OSPA Offers Practically Free Traffic-Stop Training for Rural Law Enforcement
Assistant State Prosecuting Attorney John R. Messinger will conduct a 4-hour presentation covering 4th Amendment issues with a focus on traffic stops. Read more...
"Was Appellee entitled to a new trial, as both lower courts held, when she waived the right to seek a new trial and presented no valid legal claim supported by new evidence not previously available or discoverable with due diligence?"
Pursuant to a plea agreement, Arizmendi waived her right to file a motion for new trial and pled guilty. Despite the waiver, the trial court granted her motion for new trial, which asserted that the subsequent favorable ruling on her co-defendant's suppression motion and the trooper's testimony at that hearing were new evidence. The State appealed, and the court of appeals affirmed. It concluded that the trial court did not err in declining to enforce the waiver and that the evidence presented was new because it was non-existent until her co-defendant's suppression hearing.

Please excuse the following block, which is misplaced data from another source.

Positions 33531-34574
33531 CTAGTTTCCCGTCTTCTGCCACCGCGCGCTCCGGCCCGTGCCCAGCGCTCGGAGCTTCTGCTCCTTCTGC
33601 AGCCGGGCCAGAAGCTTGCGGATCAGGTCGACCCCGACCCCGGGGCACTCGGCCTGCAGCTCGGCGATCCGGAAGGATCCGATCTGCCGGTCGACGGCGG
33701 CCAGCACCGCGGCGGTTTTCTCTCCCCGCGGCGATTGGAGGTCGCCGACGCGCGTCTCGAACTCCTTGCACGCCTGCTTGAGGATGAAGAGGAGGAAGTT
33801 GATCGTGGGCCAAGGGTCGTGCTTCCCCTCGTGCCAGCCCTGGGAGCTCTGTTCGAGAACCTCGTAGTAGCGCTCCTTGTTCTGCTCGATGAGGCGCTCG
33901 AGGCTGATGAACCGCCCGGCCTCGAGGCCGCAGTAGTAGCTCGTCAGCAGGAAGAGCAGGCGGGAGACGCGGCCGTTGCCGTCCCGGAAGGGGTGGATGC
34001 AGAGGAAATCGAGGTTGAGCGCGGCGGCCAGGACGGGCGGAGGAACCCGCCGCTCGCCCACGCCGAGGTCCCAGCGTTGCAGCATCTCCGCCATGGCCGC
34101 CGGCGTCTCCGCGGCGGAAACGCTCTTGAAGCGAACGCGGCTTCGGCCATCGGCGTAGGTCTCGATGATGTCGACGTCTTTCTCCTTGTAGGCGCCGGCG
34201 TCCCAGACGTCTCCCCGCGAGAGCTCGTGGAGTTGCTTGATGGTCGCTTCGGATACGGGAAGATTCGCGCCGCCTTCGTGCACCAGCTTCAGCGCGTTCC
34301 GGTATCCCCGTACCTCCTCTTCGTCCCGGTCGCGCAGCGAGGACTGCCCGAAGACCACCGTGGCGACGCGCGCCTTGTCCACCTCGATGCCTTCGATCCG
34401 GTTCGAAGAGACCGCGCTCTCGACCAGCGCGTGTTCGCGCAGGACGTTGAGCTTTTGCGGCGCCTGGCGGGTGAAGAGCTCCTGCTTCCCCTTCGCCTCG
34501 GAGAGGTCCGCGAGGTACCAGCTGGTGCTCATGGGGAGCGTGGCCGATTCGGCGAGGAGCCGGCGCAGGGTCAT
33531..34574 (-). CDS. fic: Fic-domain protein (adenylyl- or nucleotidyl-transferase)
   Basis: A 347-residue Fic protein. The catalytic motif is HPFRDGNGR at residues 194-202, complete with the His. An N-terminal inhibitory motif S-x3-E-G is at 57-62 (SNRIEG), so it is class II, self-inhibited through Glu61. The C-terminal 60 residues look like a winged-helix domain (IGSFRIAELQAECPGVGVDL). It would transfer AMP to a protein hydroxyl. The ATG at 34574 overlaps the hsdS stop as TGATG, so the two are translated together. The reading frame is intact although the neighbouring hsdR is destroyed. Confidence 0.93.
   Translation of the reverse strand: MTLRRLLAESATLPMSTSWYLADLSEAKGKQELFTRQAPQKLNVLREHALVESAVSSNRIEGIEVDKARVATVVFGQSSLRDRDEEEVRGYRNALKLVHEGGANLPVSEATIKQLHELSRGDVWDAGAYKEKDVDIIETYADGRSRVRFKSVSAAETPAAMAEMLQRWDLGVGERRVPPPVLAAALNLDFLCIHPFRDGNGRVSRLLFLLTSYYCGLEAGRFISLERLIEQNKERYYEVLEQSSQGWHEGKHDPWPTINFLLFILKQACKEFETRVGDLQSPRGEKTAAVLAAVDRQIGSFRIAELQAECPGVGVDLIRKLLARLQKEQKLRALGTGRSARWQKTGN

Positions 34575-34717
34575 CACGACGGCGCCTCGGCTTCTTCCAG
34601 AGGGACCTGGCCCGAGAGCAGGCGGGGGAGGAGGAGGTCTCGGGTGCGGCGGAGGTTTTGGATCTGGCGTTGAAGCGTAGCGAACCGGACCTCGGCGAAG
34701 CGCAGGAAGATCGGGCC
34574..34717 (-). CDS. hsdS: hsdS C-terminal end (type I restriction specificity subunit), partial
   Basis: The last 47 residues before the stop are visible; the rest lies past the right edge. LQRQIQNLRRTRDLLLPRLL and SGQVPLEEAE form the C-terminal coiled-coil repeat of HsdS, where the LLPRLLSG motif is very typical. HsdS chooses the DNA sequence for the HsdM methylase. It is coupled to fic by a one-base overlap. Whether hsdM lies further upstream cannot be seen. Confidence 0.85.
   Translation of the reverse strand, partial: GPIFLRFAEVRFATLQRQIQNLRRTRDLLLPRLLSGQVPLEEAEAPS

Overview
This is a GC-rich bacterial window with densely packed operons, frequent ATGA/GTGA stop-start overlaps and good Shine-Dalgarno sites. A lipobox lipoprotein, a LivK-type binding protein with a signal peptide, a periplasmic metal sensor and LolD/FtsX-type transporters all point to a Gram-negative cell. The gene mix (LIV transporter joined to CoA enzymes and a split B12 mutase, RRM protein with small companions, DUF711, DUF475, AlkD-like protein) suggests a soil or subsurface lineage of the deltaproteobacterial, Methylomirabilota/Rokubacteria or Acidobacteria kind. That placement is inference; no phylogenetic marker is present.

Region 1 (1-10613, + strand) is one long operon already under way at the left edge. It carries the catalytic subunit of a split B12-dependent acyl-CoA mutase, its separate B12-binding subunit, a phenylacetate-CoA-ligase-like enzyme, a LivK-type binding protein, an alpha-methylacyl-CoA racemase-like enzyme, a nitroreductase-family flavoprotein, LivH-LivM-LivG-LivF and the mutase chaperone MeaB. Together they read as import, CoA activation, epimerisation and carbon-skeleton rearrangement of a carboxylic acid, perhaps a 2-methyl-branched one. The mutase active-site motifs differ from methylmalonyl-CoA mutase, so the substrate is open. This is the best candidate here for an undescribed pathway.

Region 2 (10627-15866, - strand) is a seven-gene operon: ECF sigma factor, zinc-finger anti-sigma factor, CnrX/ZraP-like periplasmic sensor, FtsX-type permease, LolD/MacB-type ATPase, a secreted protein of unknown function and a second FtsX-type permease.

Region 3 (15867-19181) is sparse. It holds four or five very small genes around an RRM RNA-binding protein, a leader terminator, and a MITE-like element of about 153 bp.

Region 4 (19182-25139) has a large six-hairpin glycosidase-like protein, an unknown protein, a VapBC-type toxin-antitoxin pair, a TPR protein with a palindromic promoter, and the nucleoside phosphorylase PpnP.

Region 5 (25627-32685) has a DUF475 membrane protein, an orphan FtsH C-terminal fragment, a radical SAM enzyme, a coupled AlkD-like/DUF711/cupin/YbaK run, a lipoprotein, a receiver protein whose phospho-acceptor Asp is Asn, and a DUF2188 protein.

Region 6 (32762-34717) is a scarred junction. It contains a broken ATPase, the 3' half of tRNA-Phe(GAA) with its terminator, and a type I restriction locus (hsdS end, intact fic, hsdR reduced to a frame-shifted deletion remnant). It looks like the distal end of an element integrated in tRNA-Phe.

The State argues that there is nothing in the record indicating that parties and trial court believed that Arizmendi retained the right to move for a new trial when entering her plea. That the trial court entertained her motion is of no consequence. There is no procedural rule like Appellate Rule 25.2(a)(2)'s appeal authorization that would allow the trial to grant permission for a new trial notwithstanding a waiver. Further, the trial court's ruling on her co-defendant's suppression motion and trooper's testimony do not constitute new evidence. The facts testified to by the trooper were available before her plea, and the suppression ruling does not fit within the meaning of "new" evidence. Lastly, Arizmendi has never challenged the voluntariness of her plea.